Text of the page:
On a warm spring night in West Hollywood, Kim Kardashian was at the London Hotel to promote her new fragrance, True Reflection. Nothing seemed to be out of place, until all of the sudden a woman jumped out and poured flour all over Kim and yelled, “fur hag!”
It’s no secret that Kim Kardashian is a fur-lover and that PETA has called her out on her actions. However, PETA says that they had nothing to do with the flour-bombing, but they are supportive of the culprit. A representative for the organization said in a statement, “PETA has tried everything from polite letters to public protests, but Kim Kardashian has not been moved by the news that animals are beaten, electrocuted, and even skinned alive for real fur garments. Whoever threw that flour may reach her when our polite appeals did not.” Kim responded to the whole incident to TMZ stating, “If you’re trying to promote nonviolence towards animals … why are you trying to be violent towards humans?”
This is a debate that has been going on for ages and each side has convincing arguments. On the anti-fur side, they believe that killing animals for fashion, or anything else, is unethical.
According to the Animal Defenders International, many endangered animals are poached and traded for their skins and this is a contributor to certain species becoming extinct, including tigers and leopards. Poachers get big bucks for selling the skins of animals, so this has led to the creation of fur farms- farms that raise animals with the intent of killing them for their fur. The animals raised in these farms are stuck wired, mesh cages. The cages are not comfortable at all for the animals, but they filter out the feces and urine and keep their fur clean. Eventually, the animals are killed by either being gassed, electrocuted, having their necks snapped, or being put in decompression chambers.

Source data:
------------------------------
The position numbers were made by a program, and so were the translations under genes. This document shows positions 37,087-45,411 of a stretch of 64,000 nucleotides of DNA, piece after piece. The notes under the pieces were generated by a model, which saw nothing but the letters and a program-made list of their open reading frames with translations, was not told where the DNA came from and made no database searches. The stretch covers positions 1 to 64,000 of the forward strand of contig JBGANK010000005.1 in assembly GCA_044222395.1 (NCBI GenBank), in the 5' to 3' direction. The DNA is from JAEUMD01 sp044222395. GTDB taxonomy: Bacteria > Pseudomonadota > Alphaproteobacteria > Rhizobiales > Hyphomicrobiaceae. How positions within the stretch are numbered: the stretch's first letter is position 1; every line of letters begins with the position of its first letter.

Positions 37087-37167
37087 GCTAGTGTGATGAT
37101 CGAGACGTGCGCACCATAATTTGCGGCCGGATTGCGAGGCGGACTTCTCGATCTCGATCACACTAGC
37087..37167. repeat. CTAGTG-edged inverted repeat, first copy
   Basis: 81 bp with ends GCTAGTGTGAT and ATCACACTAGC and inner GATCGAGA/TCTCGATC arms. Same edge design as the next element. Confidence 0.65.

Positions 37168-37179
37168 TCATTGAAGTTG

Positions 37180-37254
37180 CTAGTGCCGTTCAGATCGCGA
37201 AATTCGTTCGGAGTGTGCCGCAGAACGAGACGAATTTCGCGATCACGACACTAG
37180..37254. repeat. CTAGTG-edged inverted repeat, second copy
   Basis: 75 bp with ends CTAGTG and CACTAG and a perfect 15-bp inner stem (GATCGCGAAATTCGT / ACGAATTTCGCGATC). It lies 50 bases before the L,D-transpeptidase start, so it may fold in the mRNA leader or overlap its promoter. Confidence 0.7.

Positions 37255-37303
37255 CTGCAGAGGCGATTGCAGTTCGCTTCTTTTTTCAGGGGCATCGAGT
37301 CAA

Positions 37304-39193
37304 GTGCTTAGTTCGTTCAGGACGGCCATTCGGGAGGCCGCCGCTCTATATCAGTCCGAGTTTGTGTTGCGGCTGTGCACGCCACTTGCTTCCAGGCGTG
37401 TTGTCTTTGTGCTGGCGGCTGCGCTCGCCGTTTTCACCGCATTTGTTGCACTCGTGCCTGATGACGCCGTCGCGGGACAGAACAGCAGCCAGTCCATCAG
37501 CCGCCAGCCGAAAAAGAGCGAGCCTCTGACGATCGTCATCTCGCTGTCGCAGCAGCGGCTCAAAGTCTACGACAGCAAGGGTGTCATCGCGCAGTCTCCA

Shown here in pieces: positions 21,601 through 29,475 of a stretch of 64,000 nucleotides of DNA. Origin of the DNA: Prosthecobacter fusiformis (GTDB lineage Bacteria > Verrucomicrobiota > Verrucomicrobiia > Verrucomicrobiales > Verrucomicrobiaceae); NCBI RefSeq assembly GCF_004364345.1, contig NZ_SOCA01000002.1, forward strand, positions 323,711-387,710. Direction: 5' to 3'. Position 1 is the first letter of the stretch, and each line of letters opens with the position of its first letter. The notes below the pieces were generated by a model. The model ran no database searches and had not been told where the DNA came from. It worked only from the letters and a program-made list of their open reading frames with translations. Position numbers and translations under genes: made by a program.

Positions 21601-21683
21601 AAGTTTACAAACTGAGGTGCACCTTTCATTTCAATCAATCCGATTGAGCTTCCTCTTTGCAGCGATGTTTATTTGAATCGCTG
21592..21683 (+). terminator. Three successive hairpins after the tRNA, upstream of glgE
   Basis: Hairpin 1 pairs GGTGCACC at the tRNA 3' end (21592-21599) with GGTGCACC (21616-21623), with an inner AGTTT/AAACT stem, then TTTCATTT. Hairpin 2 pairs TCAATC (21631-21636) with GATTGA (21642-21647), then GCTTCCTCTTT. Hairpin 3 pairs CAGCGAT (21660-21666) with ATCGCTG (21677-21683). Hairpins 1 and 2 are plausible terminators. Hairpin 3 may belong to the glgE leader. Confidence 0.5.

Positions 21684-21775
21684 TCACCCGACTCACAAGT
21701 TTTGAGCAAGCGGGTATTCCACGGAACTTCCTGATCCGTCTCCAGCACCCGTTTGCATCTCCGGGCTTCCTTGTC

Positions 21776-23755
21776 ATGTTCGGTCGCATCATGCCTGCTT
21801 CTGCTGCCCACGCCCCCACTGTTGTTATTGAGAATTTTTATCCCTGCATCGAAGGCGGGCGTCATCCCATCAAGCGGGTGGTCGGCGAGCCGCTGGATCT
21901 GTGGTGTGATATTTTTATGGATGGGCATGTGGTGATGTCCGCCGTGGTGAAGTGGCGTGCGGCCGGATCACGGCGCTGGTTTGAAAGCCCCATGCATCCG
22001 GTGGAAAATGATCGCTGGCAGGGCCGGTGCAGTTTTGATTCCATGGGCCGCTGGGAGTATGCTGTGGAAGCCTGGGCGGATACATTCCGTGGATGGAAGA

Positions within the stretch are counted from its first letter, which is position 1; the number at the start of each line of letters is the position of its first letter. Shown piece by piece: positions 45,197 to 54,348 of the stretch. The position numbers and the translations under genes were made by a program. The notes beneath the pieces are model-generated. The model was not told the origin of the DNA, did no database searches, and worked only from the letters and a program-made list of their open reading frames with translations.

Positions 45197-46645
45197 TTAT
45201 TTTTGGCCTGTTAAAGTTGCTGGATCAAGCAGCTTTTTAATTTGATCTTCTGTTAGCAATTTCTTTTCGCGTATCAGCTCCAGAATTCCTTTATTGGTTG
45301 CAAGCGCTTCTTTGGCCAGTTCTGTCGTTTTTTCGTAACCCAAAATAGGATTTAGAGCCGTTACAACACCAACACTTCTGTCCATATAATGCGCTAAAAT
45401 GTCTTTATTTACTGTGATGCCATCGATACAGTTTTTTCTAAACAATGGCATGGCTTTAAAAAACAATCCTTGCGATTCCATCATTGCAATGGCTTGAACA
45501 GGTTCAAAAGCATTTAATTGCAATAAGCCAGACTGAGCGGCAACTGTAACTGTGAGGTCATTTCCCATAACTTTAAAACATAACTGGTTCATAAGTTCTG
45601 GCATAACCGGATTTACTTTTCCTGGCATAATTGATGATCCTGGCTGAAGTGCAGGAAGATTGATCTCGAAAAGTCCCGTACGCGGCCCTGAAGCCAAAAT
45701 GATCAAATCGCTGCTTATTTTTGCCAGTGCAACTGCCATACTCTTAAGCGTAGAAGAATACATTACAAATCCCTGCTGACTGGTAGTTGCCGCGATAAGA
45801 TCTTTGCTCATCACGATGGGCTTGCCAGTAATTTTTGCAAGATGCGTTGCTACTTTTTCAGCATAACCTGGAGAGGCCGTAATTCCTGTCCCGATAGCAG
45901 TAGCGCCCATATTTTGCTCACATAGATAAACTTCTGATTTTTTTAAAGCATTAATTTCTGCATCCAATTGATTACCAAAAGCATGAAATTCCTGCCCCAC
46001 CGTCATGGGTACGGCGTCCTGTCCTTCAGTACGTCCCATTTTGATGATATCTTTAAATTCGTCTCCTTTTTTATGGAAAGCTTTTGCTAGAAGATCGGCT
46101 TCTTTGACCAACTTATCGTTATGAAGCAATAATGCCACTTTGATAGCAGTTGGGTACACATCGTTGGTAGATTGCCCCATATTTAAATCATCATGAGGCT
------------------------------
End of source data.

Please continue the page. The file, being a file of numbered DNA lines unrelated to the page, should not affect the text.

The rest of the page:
Animals can also be caught for their skin through trapping, an equally painful process. The fact that animals are being hurt and killed for the sake of beauty and fashion is appalling to many human rights activists. Student Madeline Van Aelst chooses not to wear real fur because of what people do to animals in order to get the fur. “It’s a disgusting act. I feel like faux fur is just as good as real fur, so I don’t get why people would do this.”
However, pro-fur have their own argument as well. Many people who wear fur believe that it is more eco-friendly than faux fur.
According to the Fur Council of Canada, fur is recyclable, biodegradable, and a renewable resource. It is actually faux fur that is bad for the environment because it is made from petroleum, anon-renewable resource.
The council also makes the point that most people eat hamburgers and steak from cows, so it makes sense to not waste the skin. They also state that no endangered animals are used by the fur industry and that only common, plentiful animals are used. Most animals produce more young in order for there to be higher chance of survival for their species.
Many young animals die of diseases, or hunger, caused by the overpopulation. People are able to gain fur from this surplus without decreasing the general population. Fur is also an important industry in many areas because it provides a major portion of their income. Student Michelle Hill does not have a problem with people wearing fur. “If the animal is going to die, either for food or by natural causes, why not use their skin?”
Whichever side you choose, it’s important to get both sides of the story. Make sure you’re informed the next time you’re standing in a store trying to decide between faux fur and real fur.